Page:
Ceren Ebrem wins 2020 Zener Award

Ceren Photo

Congratulations to Ceren Ebrem, winner of the 2020 Karl E. Zener Award. This award is given annually to an undergraduate psychology major at Duke University who has shown outstanding performance and scholarship, as determined on the basis of both the honors thesis (evaluated by a committee of faculty members) and the total academic record.

As part of her study, Mindsets Through Language: Implications of Inferred Mindsets for Student Experience, Ceren was hoping to find if students’ intelligence mindsets could be measured through language, using students’ free response answers. She was curious to see how different mindsets shaped the way these students experienced their classes.

“I’ve always been fascinated by one of the key takeaways of our introductory psychology class: our minds construct our reality. When I had the opportunity to join an ongoing research study about intelligence mindsets, I was so excited!” Ceren said.

Her research provided evidence that language can indeed be a reliable indicator of intelligence mindsets. Ceren discovered that students who think intelligence is rather fixed can be more vulnerable to self-defined “failure” in academics. Ceren also discovered that grade satisfaction can be an important predictor for well-being for these students.

“In the broadest sense: Mindsets matter! And language can reveal underlying intelligence mindsets,” Ceren said.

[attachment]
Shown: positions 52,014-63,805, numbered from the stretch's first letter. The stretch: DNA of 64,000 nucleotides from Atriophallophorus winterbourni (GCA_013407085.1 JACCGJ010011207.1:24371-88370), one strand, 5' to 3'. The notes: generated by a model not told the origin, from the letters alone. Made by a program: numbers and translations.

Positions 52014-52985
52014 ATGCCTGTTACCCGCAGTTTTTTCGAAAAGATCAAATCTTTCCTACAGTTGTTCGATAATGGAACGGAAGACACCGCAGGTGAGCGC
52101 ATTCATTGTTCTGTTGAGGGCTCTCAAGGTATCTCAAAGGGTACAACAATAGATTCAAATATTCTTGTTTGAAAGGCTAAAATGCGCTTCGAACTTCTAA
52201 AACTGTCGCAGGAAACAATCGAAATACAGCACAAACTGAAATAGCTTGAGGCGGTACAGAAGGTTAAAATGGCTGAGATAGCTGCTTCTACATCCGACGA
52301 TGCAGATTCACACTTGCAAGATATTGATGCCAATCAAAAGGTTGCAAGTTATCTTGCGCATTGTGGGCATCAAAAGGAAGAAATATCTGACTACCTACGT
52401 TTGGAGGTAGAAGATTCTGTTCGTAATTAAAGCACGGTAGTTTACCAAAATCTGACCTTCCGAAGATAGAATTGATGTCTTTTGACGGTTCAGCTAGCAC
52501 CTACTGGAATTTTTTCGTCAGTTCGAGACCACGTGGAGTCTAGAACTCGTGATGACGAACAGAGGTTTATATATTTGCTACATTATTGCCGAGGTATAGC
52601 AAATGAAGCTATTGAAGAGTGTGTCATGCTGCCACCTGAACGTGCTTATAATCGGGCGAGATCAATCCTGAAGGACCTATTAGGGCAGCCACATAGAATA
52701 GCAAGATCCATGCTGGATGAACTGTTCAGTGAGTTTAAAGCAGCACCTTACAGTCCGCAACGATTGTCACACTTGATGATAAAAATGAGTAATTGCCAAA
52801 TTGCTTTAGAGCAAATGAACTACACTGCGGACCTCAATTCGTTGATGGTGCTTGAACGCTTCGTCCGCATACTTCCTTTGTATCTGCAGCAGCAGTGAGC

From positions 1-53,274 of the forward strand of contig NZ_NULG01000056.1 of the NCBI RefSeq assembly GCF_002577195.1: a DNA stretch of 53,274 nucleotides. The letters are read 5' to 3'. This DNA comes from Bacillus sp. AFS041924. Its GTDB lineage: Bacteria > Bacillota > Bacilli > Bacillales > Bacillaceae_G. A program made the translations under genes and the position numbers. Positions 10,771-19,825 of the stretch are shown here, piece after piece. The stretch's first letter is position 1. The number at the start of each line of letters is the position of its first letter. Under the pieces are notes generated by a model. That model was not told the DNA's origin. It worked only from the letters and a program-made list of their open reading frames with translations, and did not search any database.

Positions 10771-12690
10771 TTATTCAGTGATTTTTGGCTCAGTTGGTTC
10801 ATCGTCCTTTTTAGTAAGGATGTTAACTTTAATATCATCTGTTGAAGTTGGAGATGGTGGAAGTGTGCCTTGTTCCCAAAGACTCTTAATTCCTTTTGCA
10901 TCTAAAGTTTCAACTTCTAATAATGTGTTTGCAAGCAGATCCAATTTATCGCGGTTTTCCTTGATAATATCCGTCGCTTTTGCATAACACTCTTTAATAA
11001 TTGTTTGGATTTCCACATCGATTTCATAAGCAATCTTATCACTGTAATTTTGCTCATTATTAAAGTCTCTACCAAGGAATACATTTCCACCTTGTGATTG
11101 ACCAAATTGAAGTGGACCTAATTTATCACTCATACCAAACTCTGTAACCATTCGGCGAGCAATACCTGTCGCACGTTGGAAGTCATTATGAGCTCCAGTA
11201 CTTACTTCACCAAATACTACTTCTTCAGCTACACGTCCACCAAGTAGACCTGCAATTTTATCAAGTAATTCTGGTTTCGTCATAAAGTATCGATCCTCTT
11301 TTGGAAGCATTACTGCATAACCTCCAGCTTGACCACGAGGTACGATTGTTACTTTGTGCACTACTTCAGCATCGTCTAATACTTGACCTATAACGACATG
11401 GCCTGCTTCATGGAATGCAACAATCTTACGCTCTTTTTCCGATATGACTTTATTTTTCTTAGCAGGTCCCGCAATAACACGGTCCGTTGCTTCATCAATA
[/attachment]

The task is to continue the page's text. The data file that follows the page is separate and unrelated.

During her time at Duke, Ceren was part of the Baldwin Scholars program, which profoundly shaped her time at Duke. “I’ve been involved in the internal affairs of our organization, as well as the initiatives aimed to reach the whole school. I started a house course with other women in my cohort called ‘Women’s Empowerment at Duke and Beyond’, which has been taught for the past 5 semesters and hopefully will continue.” Ceren said.

Ceren has also been a Costanzo Teaching Fellow within the Psychology and Neuroscience department for the past two years, as well as working in the Translational Center for Stress Related Disorders at Duke Hospital, the Marsh Lab, and the BRITE Lab.

After graduation, Ceren will be working as an Associate Consultant at Mastercard Advisors, in DC. She is also considering a PhD in Psychology within the next two to three years. 

Congratulations, Ceren!